5. Understand other people's lives

Out of all the incredible people i've met travelling a couple stand out - the mother running a homestay and cooking school in the West Bank to pay for a teacher for her disabled son, or the walking tour guide in Havana who made more money doing that on the weekends than he did as a doctor for an entire month. These people just wanted to provide a good life for their families as we all do. After watching Netflix shows like The Serpent I realised I've been pretty lucky to have generally positive experiences travelling, always trust your instinct - and watch your bag - but people are inherently good, talk to them.

woman cooking
Cooking class in with homestay mum in Bethlehem

6. Just be in the moment

The best thing about Cuba is that there is no internet (besides in Wifi parks) so you have no option but to put your phone away and enjoy the moment. Sitting down and watching someone play music on the street, or observing people going about their daily errands is a beautiful thing. In our busy lives we hardly ever get to stop and smell the roses at home. Have that cocktail at the beach bar, go to the party with new friends, if someone offers to cook for you say yes and try it.

Street music in Trinidad, Cuba

7. Spend the money

Most of my travels have been on a budget but I’ve learnt that if you don't think you’ll ever go back, spend the money on the tourist attraction, even if it's way over your daily allowance. It was much cheaper to fly from Panama to Colombia but I chose to sail for $500USD around the San Blas islands. I had to hire a Tibetan tour guide and Chinese driver to see Yamdrok Lake by myself, but when am I ever going to have that opportunity again? You work hard for your trips, enjoy your money.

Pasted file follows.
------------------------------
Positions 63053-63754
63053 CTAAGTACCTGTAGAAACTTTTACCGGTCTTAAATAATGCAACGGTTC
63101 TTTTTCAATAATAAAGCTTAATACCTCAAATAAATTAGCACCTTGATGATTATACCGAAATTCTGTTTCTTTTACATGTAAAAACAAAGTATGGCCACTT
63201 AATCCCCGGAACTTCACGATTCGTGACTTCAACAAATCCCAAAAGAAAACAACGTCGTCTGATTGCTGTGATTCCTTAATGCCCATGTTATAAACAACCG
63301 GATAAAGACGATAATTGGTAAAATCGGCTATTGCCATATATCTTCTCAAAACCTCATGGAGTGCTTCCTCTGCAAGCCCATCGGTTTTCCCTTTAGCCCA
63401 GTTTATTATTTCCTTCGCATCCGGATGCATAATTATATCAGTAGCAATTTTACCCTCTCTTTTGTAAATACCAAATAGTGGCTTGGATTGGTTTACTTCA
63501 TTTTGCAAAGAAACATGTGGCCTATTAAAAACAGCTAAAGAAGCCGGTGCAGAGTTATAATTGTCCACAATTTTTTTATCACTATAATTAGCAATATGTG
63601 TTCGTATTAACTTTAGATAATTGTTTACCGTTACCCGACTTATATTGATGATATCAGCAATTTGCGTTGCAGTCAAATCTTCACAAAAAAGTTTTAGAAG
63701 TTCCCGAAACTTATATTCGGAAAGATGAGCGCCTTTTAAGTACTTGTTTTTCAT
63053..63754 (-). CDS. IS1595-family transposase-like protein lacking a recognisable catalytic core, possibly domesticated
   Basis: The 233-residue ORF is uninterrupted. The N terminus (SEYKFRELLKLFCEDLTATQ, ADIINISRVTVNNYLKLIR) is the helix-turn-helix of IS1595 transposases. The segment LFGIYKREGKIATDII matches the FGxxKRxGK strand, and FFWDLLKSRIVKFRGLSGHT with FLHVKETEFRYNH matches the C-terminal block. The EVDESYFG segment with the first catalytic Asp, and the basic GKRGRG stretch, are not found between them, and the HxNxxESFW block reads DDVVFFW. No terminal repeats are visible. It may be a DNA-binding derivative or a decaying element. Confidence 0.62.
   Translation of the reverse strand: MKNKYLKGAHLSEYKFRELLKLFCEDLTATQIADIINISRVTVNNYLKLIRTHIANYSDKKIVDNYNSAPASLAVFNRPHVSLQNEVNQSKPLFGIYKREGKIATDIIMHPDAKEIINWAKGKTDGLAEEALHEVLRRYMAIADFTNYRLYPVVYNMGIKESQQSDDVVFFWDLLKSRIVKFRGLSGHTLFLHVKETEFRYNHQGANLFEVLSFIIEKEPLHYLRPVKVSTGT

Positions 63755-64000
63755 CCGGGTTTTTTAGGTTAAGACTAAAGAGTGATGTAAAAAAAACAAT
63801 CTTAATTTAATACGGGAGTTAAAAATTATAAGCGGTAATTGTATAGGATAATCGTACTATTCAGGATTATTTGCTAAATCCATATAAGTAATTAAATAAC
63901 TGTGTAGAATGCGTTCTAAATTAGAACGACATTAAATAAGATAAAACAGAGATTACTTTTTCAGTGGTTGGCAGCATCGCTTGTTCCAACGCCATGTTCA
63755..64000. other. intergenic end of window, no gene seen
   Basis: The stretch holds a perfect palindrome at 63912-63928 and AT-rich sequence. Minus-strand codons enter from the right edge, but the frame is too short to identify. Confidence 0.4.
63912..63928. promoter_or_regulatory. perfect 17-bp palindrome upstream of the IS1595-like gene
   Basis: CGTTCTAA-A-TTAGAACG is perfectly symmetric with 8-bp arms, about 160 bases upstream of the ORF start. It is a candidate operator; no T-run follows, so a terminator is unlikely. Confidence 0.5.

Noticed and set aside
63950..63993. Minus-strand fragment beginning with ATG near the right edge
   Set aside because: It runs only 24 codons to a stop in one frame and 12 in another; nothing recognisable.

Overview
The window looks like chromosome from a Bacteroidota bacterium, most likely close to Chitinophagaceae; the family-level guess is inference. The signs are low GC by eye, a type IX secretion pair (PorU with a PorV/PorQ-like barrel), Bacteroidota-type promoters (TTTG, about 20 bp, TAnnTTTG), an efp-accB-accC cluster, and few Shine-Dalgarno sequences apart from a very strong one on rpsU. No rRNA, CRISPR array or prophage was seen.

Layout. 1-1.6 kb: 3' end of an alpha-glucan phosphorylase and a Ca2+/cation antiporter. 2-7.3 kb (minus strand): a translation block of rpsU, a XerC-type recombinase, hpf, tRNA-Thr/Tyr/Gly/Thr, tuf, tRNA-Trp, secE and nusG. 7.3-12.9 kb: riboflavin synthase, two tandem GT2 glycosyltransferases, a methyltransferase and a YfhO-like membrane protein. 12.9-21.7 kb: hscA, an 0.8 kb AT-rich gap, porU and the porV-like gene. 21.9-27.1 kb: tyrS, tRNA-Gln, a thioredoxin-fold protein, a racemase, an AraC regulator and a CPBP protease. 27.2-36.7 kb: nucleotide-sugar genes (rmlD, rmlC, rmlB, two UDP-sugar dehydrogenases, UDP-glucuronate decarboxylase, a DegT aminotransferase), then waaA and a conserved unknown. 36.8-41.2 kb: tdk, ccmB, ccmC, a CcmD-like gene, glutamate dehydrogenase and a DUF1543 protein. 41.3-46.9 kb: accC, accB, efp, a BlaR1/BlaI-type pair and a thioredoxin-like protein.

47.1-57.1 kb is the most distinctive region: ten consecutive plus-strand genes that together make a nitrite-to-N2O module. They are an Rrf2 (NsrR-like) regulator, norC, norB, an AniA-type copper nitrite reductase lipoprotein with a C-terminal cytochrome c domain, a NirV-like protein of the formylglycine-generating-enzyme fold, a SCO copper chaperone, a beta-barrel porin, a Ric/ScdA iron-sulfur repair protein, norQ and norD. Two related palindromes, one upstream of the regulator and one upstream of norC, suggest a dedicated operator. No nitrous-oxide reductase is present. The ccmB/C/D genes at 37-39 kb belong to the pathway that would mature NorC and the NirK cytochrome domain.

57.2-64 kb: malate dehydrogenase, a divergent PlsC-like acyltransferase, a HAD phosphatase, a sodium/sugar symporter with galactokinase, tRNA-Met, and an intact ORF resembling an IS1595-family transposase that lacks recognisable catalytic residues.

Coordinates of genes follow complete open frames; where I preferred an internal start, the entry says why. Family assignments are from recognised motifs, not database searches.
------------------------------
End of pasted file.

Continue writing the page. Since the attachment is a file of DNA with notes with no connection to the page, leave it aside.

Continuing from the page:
Group of young people on a sailing yacht
Sailing San Blas

8. Be aware of your privilege

I did a three day jungle trek in Chiang Mai which I bought trainers at the market for. At the end of the trek I left them next to the bin, knowing I'd be wearing jandal for the rest of the trip and didn't want to carry them. Next thing you know the tour guide, who had done the whole trek in jandals, was wearing them and stoked with his new pair of kicks. I was mortified by my wastefulness and have never done it again. I take a reusable water bottle and bag with me everywhere. Also no matter where you are in the world someone will speak English, don't let that stop you from learning a few local phrases.

Rules for any travel

  • If it seems too good to be true, it's probably a scam

  • Load where you want to go into Google Maps before you leave your accommodation and the blue dot will move without wifi

  • Use packing cubes to organise your bag so it stays tidy

  • Restaurants with pictures of the food on the menu usually suck (except in Japan and Korea)

  • Look for where the locals dine

  • Get local drugs for local bugs if you get sick

  • Don't wear your best jewellery or anything too flashy

  • Never store valuables under the bus, have them in your hand luggage

Solo travel is good for the soul, I challenge you to try it at least once in your lifetime.